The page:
The college information gap: Universities miss out on talented Latino students

Guest post courtesy of IU Newsroom intern Annie Brackemyre

After Indiana University celebrated an August enrollment that broke academic and diversity records, one professor argues that the college information gap still leaves entire groups of high school students behind. Sylvia Martínez, associate professor in Educational Leadership and Policy Studies in the IU School of Education, has conducted research suggesting that many Latino students are “qualified and able but under-enrolling” in four-year universities.

Martínez defined the college information gap as both the lack of information and the misinformation in the Latino community on how to get in and then navigate college life.

Sylvia Martínez

Sylvia Martínez

“The high school dropout rate for Latinos is at an all-time low,” she said in a Sept. 4 presentation on her research. “But this is not transitioning to university enrollment, which creates a significant talent loss.”

Often advocates of minority group representation in universities stress getting high school students college-ready. However, as Martínez points out, readiness alone is not sufficient to transition students to a four-year university.

“Latino students have valuable social capital. I won’t go as far as to argue a social deficit,” she said. “But they often don’t have the specific kind of social capital needed to navigate the institutional college preparation and application process.”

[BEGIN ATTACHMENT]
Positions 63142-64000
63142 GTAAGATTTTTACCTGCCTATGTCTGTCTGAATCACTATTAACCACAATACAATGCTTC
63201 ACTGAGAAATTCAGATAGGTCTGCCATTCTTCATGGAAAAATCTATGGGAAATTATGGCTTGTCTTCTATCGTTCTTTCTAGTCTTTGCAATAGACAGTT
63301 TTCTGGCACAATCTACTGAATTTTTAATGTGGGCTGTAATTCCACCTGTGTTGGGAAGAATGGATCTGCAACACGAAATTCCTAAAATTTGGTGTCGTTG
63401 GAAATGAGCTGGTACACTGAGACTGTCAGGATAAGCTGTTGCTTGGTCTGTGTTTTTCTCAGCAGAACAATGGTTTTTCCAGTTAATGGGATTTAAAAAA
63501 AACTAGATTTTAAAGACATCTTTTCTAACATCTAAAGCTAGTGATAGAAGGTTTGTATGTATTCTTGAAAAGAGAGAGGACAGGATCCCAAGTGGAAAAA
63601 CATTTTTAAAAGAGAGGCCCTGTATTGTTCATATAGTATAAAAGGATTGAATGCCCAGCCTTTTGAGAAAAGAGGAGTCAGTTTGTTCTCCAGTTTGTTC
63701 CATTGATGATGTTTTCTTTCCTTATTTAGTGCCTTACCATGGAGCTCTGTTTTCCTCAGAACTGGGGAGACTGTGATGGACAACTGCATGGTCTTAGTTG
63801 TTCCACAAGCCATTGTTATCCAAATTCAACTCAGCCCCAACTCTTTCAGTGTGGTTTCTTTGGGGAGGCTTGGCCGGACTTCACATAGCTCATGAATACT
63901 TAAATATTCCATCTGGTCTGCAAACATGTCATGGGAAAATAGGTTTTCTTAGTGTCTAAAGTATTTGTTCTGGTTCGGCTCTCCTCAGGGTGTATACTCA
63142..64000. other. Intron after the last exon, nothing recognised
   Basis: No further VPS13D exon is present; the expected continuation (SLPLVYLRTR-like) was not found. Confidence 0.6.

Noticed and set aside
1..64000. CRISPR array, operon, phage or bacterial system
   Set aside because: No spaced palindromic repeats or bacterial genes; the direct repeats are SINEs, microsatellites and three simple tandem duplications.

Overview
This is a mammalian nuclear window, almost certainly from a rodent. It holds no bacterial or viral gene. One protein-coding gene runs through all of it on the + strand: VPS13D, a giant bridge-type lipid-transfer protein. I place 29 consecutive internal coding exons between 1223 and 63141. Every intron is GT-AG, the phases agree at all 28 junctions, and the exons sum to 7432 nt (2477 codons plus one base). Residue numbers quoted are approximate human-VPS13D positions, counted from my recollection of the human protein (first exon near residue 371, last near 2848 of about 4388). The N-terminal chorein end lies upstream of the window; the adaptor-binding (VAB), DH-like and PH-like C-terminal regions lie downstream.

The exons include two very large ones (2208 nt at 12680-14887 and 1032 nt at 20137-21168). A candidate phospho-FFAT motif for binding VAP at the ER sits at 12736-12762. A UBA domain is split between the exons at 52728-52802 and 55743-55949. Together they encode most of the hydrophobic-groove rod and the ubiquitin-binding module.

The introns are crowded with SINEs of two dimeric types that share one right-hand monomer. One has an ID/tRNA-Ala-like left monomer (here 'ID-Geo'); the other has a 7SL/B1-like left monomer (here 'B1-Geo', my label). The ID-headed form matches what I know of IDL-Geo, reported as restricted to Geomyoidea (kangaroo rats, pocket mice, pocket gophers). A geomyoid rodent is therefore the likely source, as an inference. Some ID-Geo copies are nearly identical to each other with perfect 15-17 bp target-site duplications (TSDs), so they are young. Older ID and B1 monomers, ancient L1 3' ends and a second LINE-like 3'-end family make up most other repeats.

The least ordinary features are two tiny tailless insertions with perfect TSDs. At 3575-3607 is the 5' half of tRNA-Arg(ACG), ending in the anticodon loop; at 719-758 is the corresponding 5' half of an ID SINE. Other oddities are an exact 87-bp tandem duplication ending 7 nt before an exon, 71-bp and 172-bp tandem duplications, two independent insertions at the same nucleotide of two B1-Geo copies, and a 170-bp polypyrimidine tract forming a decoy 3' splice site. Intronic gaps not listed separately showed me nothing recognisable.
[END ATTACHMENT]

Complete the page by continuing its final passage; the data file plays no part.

Martínez identified two major problems in seeing higher numbers of Latino students join four-year university programs: Latino students are often educating their parents on the college system, not the other way around; and there are gatekeepers of college information, like high school counselors, who are not doing an adequate job in educating students on their college options.

Martínez began by looking at survey data collected nationally on how high school students get their information about college. Then she focused on Latino students specifically. (Martínez acknowledged the limitations of this data: The surveys offer quantitative findings but do not offer qualitative insights to the depth or length of conversations students have with their parents, teachers and guidance counselors).

The information gap is problem enough, Martínez said, but disseminating information about college is not always enough for Latino students to enroll. Latino students with basic college information are still more likely to join a community college or less selective two-year program instead of pursuing a four-year bachelor’s degree.

Martínez pointed to programs such as the Balfour Pre-College Academy at IU as promising interim solutions. The Balfour program brings high school juniors to the Bloomington campus for five days and provides them with personalized college counseling. The Balfour Scholars then continue to receive remote college advice throughout their senior year.

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